The Heroin Epidemic: How Local Communities are Fighting Back


By Lindsay Poss

Warning: this is a more personal column than most.

About two months ago on a bored scroll through Facebook, I read the news that a former member of my class in high school had suddenly died of a heroin overdose. It was truly shocking. My little town boasts the number one public school in the state of Maryland, and is only forty minutes outside of Washington, D.C. It’s secluded, but the median income is almost double the national average and the high school graduation rate is 100%. Nearly all of my peers went on to college, and in the years following my graduation the college attendance rate has only improved. How could the heroin epidemic reach my town? Then I learned of four more deaths – people who had attended my high school and graduated around the same time as me. To put it bluntly, I was floored.

This seems like an unfortunate truth for most of America; people believe that the opioid crisis will never reach their community, as long as the community is thriving and there are close ties through community organizations. The opioid crisis is an overlooked monster; affluent communities try to hide what is happening while at-risk communities are wreaked by havoc and devastation while blaming community members. The crisis happened so quickly that rather than face it, people have pushed it away – which I am guilty of. It remains a confusing topic, with one tough question to answer: how did we get here?

The opioid crisis didn’t happen overnight, but there was a clear beginning. It was not dark figures in back alleys slinging dope for money; it was large pharmaceutical companies that preyed on an election system influenced by money. The Drug Enforcement Administration (DEA), the agency at the center of preventing crises like this one, was blocked by Congressional members who accept large campaign donations from pharmaceutical companies in exchange for protection from financially damaging legislation. Opioid manufacturers saw an opportunity for extreme revenue generation, and did little to consider the consequences to communities around the country. Legislation has done next to nothing to hold these companies responsible, and the executive branch is busy blaming “bad hombres” and pushing to “build the wall.” This entire system benefits the companies and doctors who over-prescribe these opioids, which has led to the quick downturn of communities affected by this crisis.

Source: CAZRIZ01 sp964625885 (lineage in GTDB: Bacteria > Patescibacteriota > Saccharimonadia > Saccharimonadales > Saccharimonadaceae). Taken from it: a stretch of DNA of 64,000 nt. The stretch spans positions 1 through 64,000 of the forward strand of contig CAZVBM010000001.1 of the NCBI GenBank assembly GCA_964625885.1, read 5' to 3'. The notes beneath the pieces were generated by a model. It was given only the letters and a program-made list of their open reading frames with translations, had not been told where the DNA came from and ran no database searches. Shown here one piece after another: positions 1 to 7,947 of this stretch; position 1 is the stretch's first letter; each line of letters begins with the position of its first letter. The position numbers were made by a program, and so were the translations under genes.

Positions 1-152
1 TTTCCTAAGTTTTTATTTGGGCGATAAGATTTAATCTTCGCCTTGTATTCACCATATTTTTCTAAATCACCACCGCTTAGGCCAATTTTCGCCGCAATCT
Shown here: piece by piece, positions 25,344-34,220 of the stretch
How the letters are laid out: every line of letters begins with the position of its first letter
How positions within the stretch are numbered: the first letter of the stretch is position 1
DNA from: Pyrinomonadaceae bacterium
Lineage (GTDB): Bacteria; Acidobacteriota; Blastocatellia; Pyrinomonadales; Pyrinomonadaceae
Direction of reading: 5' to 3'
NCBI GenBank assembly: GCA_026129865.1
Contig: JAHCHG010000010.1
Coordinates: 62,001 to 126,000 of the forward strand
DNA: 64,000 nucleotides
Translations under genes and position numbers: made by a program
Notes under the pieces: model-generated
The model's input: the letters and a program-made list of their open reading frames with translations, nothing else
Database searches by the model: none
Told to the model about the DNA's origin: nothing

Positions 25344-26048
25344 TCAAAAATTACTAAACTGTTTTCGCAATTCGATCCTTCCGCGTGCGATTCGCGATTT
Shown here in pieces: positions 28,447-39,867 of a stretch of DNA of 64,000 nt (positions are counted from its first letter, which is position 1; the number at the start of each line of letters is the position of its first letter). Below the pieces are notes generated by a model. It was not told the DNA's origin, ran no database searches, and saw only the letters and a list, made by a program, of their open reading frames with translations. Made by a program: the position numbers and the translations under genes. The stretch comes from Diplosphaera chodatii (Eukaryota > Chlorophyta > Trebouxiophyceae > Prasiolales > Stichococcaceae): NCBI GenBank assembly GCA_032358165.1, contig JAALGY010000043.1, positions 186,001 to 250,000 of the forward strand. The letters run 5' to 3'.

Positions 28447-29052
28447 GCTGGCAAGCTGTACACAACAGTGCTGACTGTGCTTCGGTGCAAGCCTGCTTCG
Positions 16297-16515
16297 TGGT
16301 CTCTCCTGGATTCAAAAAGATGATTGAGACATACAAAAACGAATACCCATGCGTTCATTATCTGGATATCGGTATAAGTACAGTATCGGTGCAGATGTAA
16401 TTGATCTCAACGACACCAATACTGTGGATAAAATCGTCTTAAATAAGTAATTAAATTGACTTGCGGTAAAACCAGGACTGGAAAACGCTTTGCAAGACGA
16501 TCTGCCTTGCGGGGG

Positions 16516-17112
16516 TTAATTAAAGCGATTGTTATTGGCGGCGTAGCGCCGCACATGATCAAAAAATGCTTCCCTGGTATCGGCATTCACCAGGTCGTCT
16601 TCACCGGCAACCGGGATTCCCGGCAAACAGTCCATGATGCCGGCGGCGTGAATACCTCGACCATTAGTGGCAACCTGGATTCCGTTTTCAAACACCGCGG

There is a thread of hope. The Netflix documentary Heroin(e) documents the attempts of three women supporting the growth of their community by addressing the opioid crisis in the “Heroin Capital of America,” Huntington, West Virginia. Rather than harsh restrictions and more laws, these women provide humane outlets to give addicts a shot at sobriety. Local communities across the country are turning to methods of support and education rather than punishment. Several online support programs have developed toolkits to aid community members in educating residents about safe disposal, smart prescription use, and treatment options for addicts. In my own community, several people have raised money for addiction support networks through charity walks and other events centered on treating the crisis.

These small steps provide necessary community-level support, but larger changes are needed at the federal level. The problem is now incredibly widespread and will require more than a “band-aid to stop the bleeding” piece of legislation. If Congress truly wants to serve the American people, campaign money from drug companies should not be the foremost reason preventing the passing of legislation that addresses these issues. Given Congress’s duty to act as civil service, we can only hope that helping desolate communities and residents wracked with addiction will become a priority very soon.

While I was clearly shocked that the opioid epidemic had reached my community, the response and love shown within has made me realize I am still luckier than most to grow up where I did. For communities facing this tragedy, it is important (but difficult) to unite under the cause of improving everyone’s lives and opportunities. Drug education is an important component of this change, and for now it is up to local leaders to implement programs and have difficult conversations with residents about safety and prevention. Acting like the problem doesn’t exist or placing blame on people does little to improve outcomes for residents or communities. Building a better future for everyone should be the unifying factor for addressing the opioid crisis.

Lindsay Poss is a second-year student in the Public Policy and Management (PPM) program at Heinz. Before graduate school, she completed a Bachelors of Science in Decisions Science also at Carnegie Mellon University. She represented CMU as part of the Women’s Basketball team, and has a continuing passion for basketball which she pursues as the head coach of the Men’s Club Basketball team at CMU. After graduate school, Lindsay hopes to pursue a career in International Relations, specifically working in U.S.-Russian diplomacy.